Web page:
Presidential systems have their pros and cons, and both of these are enhanced when dealing with a state that has weak political institutions and a history
of conflict. On the one hand, because a president is directly elected, he can be viewed as a unifying figure who stands above politics and is concerned
with the good of the nation as a whole. If the president is seen as a credible and non-partisan figure who is directly accountable to voters in a way that
parliaments are not, then a president can help paper over divisions that exist in society and within the political class. One of the reasons that George
Washington was viewed with such awe by his contemporaries is precisely because he was seen as a figure above politics, and as such he was uniquely able to
heal divisions that had been exposed by the American revolution and set the United States on the path to democracy.
Yet a presidential system also carries with it significant dangers for transitional states. A president is bound to come from one of the groups vying for
power, and he can be expected to privilege that group above the rest. When this happens, it fractures a country and worsens any divisions that already
exist, as the conflict now involves the institutions of the state as well, and it generally destroys any real chance for democracy to take root. In a
polarized society, a presidential system might also create a problem of dual democratic legitimacy, where some people turn to the president for leadership
and others turn to the parliament or the courts, fostering ever greater splits in a country already segmented into distinct groups.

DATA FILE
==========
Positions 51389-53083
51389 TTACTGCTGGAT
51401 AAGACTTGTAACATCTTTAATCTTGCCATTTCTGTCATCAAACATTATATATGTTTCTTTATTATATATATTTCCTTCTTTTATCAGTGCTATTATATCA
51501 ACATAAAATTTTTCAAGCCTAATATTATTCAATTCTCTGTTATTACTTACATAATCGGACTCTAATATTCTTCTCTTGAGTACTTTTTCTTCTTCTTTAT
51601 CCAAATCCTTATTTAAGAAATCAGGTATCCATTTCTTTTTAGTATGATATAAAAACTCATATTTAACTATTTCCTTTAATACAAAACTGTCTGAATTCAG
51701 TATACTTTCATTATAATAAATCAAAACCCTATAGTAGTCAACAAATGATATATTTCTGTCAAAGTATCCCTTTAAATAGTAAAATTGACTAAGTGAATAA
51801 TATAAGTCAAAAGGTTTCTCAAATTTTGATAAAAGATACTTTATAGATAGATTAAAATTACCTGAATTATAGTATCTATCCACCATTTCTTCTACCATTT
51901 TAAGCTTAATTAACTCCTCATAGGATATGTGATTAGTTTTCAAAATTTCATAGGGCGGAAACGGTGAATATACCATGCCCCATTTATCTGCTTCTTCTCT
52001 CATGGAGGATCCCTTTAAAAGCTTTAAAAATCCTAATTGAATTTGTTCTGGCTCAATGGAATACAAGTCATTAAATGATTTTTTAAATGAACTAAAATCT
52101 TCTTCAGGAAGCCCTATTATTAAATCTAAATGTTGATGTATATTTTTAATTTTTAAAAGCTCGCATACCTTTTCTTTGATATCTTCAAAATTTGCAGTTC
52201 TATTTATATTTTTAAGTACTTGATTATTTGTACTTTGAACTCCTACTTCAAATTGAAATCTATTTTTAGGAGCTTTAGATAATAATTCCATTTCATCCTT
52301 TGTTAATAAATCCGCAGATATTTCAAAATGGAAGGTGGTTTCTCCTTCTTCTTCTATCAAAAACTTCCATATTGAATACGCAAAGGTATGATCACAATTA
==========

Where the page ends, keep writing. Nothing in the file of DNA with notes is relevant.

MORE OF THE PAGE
Egypt under Morsi demonstrates the two sides of this problem. Before taking office, Morsi resigned his position as head of the Muslim Brotherhood's Freedom and
Justice Party, ostensibly to demonstrate that he was not acting on behalf of any particular faction but that he would serve as the president of all
Egyptians regardless of their affiliation. Morsi also frequently employs rhetoric stressing the need to protect the revolution, including this past weekend
when he defended his actions as necessary to guard
against remnants of the Mubarak regime trying to take over the state. He dubbed his new initiative the Revolution Protection Law.
The reality, though, is that Morsi is behaving precisely how critics of presidential systems would expect. Rather than privilege one ethnic or
sectarian group over the others, Morsi is privileging one ideological group over the others. The non-Islamists have quit the constituent assembly charged with writing Egypt's new constitution en masse
because their concerns have been ignored by the body's Islamist majority. The Muslim Brotherhood is contending that
anti-Morsi protestors are creating an unnecessary crisis in order to subvert democracy. And the constituent assembly passed an article yesterday empowering the Islamist Shura Council to issue legislation despite the lack of a parliament.
Furthermore, Islamists are predictably holding up Morsi as the sole legitimate state authority while the Muslim Brotherhood's opponents contend that the
largely secular courts are the true guardians of Egyptian democracy. Whatever one thinks of Morsi and his actions as president, events in Egypt are playing
out exactly as presidential system detractors would predict.